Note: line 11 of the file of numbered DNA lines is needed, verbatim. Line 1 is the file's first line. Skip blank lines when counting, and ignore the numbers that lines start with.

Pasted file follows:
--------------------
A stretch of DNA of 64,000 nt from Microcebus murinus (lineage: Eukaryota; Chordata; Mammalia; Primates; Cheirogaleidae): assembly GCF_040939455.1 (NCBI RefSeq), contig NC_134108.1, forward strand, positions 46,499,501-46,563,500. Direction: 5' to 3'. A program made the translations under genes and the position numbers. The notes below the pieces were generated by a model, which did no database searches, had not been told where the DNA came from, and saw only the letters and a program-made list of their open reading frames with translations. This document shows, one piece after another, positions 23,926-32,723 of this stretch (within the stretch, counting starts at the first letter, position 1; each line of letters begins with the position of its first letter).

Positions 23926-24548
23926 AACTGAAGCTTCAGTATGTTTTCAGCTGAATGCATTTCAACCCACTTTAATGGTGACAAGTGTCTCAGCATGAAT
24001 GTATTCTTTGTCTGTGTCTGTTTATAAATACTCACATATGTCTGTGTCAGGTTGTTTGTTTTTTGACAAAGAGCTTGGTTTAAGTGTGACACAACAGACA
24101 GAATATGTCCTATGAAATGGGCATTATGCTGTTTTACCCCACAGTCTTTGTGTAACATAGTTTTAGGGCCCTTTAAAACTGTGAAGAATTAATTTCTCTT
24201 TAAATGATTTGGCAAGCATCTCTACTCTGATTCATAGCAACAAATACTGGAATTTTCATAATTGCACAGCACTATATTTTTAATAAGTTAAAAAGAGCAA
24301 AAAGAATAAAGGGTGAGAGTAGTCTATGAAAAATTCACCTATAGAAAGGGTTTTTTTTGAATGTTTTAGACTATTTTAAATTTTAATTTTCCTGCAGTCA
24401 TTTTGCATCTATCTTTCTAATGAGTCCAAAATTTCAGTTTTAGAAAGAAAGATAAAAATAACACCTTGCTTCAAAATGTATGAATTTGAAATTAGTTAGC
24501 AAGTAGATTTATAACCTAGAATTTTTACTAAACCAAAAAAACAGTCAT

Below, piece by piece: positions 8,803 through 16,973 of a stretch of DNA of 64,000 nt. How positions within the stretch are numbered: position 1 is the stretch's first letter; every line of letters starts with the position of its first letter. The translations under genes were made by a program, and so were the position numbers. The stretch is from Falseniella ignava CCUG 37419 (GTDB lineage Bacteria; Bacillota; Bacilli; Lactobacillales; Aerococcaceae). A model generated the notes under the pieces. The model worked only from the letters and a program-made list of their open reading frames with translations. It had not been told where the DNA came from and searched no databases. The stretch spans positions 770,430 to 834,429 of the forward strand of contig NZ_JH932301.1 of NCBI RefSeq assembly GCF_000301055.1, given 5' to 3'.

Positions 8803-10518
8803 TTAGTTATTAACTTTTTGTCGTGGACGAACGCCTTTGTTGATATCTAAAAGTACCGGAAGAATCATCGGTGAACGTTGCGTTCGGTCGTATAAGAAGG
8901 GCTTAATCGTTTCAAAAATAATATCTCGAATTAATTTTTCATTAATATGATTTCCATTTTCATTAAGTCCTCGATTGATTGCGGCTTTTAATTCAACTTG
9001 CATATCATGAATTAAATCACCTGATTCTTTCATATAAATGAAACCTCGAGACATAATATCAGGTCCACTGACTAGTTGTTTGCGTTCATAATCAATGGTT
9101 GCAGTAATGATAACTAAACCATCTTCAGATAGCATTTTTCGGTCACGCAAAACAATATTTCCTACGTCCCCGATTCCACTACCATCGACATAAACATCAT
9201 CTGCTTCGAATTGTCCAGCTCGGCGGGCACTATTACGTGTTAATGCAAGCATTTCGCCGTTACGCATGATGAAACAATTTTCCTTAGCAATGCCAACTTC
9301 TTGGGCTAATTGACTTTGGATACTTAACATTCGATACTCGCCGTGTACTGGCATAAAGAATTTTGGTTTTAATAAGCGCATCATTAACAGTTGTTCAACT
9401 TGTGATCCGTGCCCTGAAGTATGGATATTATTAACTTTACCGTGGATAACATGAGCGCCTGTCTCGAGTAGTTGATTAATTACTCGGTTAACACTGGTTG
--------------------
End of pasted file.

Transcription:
Positions 8803-10518